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Sunday, 26 January 2014

Nearly there - Taken two days so far

Do you want to know the good, the bad, or the ugly? or, how about all?

The Good

Our 3D printer kit is assembled. Communication between computer and printer is established. All mechanical and heating functions operational. Two of us spent most of the weekend getting this far and it was very pleasing to see the machine moving under command at the end. Next stage is calibration and then a test print.

The design of the unit and manufacture of mechanical parts is very good. The instructions are pretty good too and trouble shooting tips provided are helpful (and essential). However, assembling this kit is not for the feint hearted. I feel you really need to have skills in both mechanics and electronics to achieve success. The step by step instructions need to be followed precisely and anyone who cannot abide written instructions will not succeed.

The Bad

All the cables require fitting of connectors and some of them have terminals that have to be crimped onto the wire ends and then slid into a connector housing where they lock into position - permanently. Can you see what is coming?

I knew great care is needed to put the wire in the right hole but unbelievably I pocked one into the wrong hole and could not get it out. Only course open to me was to cut the wire and solder the right one onto the end.

I'd prefer the cables to be pre-made by the manufacturer but I know that would increase the price for the kit.

Another set back was a micro SD memory card that I destroyed due to my own clumsiness, helped by the fact that its connector is set back too far on the PCB. A long finger nail or thin tool is required to push it home. I used a scalpel that broke through the card casing into the circuit - kaput. But, we had another and with extra care on insertion it worked OK.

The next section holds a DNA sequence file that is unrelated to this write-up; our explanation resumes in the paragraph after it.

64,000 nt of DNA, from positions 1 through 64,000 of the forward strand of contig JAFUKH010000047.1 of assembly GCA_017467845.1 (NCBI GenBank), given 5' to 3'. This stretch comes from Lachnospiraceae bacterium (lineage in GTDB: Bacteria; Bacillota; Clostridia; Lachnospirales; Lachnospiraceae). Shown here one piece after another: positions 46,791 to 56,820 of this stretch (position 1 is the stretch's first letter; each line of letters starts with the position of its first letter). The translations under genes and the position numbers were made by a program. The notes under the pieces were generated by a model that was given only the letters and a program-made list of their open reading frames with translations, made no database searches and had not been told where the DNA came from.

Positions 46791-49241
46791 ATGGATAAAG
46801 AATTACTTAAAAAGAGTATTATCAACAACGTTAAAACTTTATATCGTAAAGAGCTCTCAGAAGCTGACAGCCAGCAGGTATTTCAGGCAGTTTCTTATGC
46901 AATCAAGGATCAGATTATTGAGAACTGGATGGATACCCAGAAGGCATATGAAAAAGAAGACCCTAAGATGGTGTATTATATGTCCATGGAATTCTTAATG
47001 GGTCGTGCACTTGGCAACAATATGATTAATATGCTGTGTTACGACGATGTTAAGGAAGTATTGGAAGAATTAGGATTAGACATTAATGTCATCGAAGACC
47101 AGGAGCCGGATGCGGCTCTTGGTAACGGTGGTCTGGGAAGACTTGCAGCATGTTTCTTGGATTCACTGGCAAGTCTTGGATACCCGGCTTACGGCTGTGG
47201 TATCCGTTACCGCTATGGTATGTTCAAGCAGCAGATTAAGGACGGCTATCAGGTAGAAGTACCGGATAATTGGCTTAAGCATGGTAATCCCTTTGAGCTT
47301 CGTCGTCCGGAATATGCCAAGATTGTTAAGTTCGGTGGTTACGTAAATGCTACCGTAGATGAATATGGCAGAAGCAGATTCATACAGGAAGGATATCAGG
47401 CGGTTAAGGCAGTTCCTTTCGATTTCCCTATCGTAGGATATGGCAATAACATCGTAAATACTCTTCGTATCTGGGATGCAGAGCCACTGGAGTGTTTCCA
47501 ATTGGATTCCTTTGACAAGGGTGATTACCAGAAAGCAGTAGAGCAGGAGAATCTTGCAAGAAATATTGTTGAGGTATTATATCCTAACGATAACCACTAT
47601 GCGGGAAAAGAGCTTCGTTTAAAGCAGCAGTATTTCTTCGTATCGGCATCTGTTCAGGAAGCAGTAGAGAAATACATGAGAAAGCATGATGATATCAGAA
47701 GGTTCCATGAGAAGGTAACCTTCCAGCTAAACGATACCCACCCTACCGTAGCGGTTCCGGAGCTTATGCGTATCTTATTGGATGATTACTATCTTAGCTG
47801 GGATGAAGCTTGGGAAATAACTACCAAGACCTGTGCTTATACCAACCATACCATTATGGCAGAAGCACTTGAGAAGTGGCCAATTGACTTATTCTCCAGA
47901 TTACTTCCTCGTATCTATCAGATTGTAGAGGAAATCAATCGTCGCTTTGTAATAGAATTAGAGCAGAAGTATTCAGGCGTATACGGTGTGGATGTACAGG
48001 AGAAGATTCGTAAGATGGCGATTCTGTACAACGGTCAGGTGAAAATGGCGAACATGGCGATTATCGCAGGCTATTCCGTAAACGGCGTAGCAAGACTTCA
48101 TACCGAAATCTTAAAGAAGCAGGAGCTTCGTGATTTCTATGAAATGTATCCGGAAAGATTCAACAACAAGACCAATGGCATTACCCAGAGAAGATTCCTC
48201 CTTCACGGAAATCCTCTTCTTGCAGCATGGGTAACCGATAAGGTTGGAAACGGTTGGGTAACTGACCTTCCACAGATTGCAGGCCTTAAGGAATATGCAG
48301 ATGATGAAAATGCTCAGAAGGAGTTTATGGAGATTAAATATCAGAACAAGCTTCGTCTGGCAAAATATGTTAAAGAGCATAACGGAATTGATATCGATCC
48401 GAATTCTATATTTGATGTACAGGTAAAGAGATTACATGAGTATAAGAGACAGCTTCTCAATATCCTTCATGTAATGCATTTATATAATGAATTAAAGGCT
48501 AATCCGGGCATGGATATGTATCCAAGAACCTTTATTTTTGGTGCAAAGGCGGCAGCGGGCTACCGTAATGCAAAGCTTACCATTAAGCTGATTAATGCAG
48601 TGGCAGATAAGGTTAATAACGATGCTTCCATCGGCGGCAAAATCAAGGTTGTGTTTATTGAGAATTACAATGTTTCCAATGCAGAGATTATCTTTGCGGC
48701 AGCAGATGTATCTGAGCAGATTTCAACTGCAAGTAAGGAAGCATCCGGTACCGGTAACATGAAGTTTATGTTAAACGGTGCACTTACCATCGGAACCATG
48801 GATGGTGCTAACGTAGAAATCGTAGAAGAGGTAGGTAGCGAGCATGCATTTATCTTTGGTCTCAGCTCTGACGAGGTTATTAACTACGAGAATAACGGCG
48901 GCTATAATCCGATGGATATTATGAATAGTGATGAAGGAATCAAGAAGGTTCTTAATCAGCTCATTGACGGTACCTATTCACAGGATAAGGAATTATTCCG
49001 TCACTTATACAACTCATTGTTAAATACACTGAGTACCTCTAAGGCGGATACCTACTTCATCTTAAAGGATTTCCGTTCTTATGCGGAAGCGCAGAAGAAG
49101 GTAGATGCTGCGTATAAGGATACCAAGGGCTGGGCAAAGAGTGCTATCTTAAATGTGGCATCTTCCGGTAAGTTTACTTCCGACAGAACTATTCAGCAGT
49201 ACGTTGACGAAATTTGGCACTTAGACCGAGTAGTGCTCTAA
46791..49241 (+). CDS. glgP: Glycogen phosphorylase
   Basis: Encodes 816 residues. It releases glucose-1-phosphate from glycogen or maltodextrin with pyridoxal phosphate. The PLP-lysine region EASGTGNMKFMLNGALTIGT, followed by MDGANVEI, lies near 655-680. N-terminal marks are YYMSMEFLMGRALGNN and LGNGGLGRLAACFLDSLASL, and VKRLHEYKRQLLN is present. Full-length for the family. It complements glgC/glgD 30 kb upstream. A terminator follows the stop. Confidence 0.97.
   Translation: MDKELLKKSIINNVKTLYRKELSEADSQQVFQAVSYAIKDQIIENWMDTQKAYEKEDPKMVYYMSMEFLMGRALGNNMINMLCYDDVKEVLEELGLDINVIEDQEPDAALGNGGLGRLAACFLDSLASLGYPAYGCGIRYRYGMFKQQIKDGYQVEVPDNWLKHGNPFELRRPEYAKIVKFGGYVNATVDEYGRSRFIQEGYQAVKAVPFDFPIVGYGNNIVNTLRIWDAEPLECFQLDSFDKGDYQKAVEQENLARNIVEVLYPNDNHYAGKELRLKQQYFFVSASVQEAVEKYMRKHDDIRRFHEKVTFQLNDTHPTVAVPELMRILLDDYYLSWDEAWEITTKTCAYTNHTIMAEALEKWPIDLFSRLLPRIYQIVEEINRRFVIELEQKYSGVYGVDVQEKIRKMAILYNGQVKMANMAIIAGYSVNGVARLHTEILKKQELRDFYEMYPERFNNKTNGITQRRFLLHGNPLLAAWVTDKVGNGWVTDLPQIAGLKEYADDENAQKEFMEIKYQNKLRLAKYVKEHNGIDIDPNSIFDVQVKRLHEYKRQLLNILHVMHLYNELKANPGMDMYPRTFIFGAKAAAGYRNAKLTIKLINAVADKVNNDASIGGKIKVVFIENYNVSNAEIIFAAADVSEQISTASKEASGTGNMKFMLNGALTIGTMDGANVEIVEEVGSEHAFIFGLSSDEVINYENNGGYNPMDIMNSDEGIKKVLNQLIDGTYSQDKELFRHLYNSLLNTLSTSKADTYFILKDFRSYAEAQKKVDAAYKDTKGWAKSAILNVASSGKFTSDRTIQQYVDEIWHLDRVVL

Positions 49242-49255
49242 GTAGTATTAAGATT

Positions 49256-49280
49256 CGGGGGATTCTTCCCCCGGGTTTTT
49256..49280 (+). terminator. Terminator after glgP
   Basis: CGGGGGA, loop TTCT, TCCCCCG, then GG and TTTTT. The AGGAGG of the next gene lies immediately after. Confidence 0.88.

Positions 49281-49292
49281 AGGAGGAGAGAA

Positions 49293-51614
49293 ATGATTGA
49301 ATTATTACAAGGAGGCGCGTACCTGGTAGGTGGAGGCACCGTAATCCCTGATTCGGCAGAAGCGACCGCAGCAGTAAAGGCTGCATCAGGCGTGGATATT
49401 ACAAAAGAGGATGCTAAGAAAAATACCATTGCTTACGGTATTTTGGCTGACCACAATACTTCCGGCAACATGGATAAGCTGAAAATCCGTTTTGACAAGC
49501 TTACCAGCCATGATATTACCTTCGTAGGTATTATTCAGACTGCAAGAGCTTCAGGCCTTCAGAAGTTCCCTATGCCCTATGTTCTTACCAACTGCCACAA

I expect every kit builder encountered some problem and probably different to ours. It depends on how skilled you are, how much patience you have and whether you can keep focused on the task.

The Ugly

Initially, and for some hours, we could not get communication working between computer and printer. Tried reinstalling drivers, swapped cables, even changed the computer. Communication is via a USB interface and all indications were that there was an active connection because Windows detected hardware and a USB active light on the printer was illuminated.

We read a trouble shooting tip to check that the USB socket lugs on the circuit board were all soldered as any loose could cause the connector to move breaking electrical contact, and indeed two of the four lugs were not solderd. I soldered these but still no joy.

At this point we were composing an email for escalation to tech. support when I thought to try reseating the socket. The surface mount USB socket looked well seated but never the less I resweated the four solder joints whilst pressing the connector onto the PCB to remake any broken surface mount connections. I then had trouble refitting the interface cable, which interfered with the PCB surface because the connector clearly had moved closer to the board. It required some force to insert the cable. Next time we powered up we gave a great sigh of relief to see the welcome message on screen from the printer.

I cannot see how the PCB ever passed manufacturing test, or at least testing of the USB interface. It could never have worked as it was. The manufacturer will be notified when we have completed the remaining tasks.

To Part 3

To Part 1


  1. Re PCB's. I used to work in an area that ran QC checks on PCB's. commercially made and populated boards ran at around 10% fail rate, everything form joints not soldered to foreign inclusions ( of some bizzare types too). Yes I would have thought that the cables would have been made up especially if they were needed to be crimped. "You have done very well" to quote young Mr Grace.... I think I'mm buy an assembled machine...

  2. The thing I love about 3D printing is that it saves so much time....


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